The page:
UPDATE 1-Mizuho settles U.S. charges over fund deficiencies
By Sarah N. Lynch
WASHINGTON Jan 3 (Reuters) - Mizuho Financial Group agreed to pay $175,000 to settle civil charges by U.S. futures regulators in connection with allegations that the bank failed to hold enough funds in its secured accounts to protect clients, the regulators said.
The Commodity Futures Trading Commission said Mizuho Securities USA Inc did not immediately report the deficiency to regulators and failed to properly supervise its employees.
The bank agreed to settle the matter without admitting nor denying the allegations.
A spokesperson for Mizuho could not be immediately reached for a comment.
The CFTC's rules require futures brokerages to keep enough funds in separate secured accounts to help cover the obligations of its customers.
The CFTC stepped up its enforcement of rules protecting customer funds over the past year after an estimated $1.6 billion of customer funds went missing amid the collpse of MF Global in 2011 under the weight of aggressive bets on sovereign debts.
The alleged deficiencies of Mizuho's secured accounts occurred in October 2011, just weeks before MF Global's spectacular downfall.
The CFTC said Mizuho had a $12.4 million shortfall of secured funds on Oct. 7, 2011, and another shortfall of about $41 million on Oct. 10.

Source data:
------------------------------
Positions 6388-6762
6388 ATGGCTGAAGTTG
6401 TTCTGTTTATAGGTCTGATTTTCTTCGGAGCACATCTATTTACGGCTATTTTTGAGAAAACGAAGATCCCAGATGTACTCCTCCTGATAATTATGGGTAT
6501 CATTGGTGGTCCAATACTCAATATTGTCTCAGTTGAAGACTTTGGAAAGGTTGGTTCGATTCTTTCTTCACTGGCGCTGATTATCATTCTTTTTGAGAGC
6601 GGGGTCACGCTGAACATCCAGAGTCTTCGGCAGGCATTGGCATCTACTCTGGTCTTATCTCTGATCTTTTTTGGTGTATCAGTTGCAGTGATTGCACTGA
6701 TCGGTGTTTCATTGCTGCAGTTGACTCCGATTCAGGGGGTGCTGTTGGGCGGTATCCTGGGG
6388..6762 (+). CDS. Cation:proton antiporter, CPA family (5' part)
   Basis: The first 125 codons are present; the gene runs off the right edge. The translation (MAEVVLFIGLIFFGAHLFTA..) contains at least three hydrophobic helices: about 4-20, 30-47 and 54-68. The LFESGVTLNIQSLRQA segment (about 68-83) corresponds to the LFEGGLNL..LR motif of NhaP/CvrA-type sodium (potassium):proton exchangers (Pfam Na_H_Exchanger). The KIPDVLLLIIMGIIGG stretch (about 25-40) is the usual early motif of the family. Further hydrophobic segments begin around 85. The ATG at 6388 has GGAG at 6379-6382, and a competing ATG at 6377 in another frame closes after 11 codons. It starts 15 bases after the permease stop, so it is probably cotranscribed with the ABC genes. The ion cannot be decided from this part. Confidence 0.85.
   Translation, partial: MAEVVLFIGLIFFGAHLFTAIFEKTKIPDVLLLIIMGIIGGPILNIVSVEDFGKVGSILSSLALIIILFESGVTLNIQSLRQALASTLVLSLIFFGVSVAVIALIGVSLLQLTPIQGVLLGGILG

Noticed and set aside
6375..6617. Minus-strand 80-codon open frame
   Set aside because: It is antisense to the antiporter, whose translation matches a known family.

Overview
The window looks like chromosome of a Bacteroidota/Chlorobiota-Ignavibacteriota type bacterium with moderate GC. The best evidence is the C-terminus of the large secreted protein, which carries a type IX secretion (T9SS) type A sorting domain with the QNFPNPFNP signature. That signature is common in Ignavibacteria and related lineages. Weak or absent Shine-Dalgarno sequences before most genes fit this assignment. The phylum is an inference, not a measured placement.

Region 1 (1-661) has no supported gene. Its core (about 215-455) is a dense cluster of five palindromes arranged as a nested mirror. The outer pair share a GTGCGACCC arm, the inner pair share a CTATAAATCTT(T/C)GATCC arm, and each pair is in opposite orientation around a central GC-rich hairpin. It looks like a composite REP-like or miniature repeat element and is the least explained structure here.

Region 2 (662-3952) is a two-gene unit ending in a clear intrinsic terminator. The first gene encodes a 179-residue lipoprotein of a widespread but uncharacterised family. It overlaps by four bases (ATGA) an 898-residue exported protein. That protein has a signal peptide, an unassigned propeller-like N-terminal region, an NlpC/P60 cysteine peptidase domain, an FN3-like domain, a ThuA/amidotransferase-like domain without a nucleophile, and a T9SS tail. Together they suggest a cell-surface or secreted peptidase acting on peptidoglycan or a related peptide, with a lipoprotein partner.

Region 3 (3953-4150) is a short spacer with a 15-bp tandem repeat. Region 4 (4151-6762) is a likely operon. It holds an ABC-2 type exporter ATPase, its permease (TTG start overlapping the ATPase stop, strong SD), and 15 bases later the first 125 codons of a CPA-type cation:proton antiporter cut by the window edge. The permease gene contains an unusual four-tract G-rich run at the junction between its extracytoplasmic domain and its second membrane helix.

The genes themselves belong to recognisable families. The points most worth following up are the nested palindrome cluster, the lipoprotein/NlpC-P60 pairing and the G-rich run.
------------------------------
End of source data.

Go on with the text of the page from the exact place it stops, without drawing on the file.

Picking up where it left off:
Daily accounting reports did not properly reflect the deficiencies, the CFTC said. After the bank discovered the problem on Oct. 11, it did not notify the CFTC until the following day.
The CFTC said Mizuho did not have "proper policies and procedures" in place to ensure that funds were transferred to the correct accounts.
"Mizuho also failed to provide its employees with training regarding their obligation to immediately notify the Commission of any secured fund deficiency," the CFTC added.
- U.S. man sues soccer star Cristiano Ronaldo over CR7 trademark
- Moscow fights back after sanctions; battle rages near Ukraine crash site |
- Netanyahu vows to complete Gaza tunnels destruction
- Argentina defaults but investors see eventual deal possible
- Obama to Republicans: ‘Stop just hatin’ all the time’